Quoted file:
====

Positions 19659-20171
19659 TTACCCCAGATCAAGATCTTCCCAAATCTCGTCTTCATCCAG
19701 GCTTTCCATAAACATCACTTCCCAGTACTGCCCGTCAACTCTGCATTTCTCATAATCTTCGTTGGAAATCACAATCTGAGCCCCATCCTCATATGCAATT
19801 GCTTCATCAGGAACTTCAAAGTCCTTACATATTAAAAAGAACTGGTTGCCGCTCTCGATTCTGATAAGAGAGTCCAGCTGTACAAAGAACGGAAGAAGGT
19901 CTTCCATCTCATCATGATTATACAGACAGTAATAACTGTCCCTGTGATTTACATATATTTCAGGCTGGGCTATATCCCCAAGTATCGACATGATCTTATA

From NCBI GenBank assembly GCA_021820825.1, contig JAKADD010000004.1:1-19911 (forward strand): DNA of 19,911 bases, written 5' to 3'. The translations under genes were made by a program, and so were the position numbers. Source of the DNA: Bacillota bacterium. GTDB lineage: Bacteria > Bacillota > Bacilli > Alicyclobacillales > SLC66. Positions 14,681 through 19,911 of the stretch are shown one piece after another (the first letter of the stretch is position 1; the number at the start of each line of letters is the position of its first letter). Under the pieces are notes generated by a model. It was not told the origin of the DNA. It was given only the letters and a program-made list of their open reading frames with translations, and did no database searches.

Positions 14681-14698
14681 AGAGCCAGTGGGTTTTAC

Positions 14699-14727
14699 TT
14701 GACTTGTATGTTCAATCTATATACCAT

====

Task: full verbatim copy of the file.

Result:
Positions 19659-20171
19659 TTACCCCAGATCAAGATCTTCCCAAATCTCGTCTTCATCCAG
19701 GCTTTCCATAAACATCACTTCCCAGTACTGCCCGTCAACTCTGCATTTCTCATAATCTTCGTTGGAAATCACAATCTGAGCCCCATCCTCATATGCAATT
19801 GCTTCATCAGGAACTTCAAAGTCCTTACATATTAAAAAGAACTGGTTGCCGCTCTCGATTCTGATAAGAGAGTCCAGCTGTACAAAGAACGGAAGAAGGT
19901 CTTCCATCTCATCATGATTATACAGACAGTAATAACTGTCCCTGTGATTTACATATATTTCAGGCTGGGCTATATCCCCAAGTATCGACATGATCTTATA

From NCBI GenBank assembly GCA_021820825.1, contig JAKADD010000004.1:1-19911 (forward strand): DNA of 19,911 bases, written 5' to 3'. The translations under genes were made by a program, and so were the position numbers. Source of the DNA: Bacillota bacterium. GTDB lineage: Bacteria > Bacillota > Bacilli > Alicyclobacillales > SLC66. Positions 14,681 through 19,911 of the stretch are shown one piece after another (the first letter of the stretch is position 1; the number at the start of each line of letters is the position of its first letter). Under the pieces are notes generated by a model. It was not told the origin of the DNA. It was given only the letters and a program-made list of their open reading frames with translations, and did no database searches.

Positions 14681-14698
14681 AGAGCCAGTGGGTTTTAC

Positions 14699-14727
14699 TT
14701 GACTTGTATGTTCAATCTATATACCAT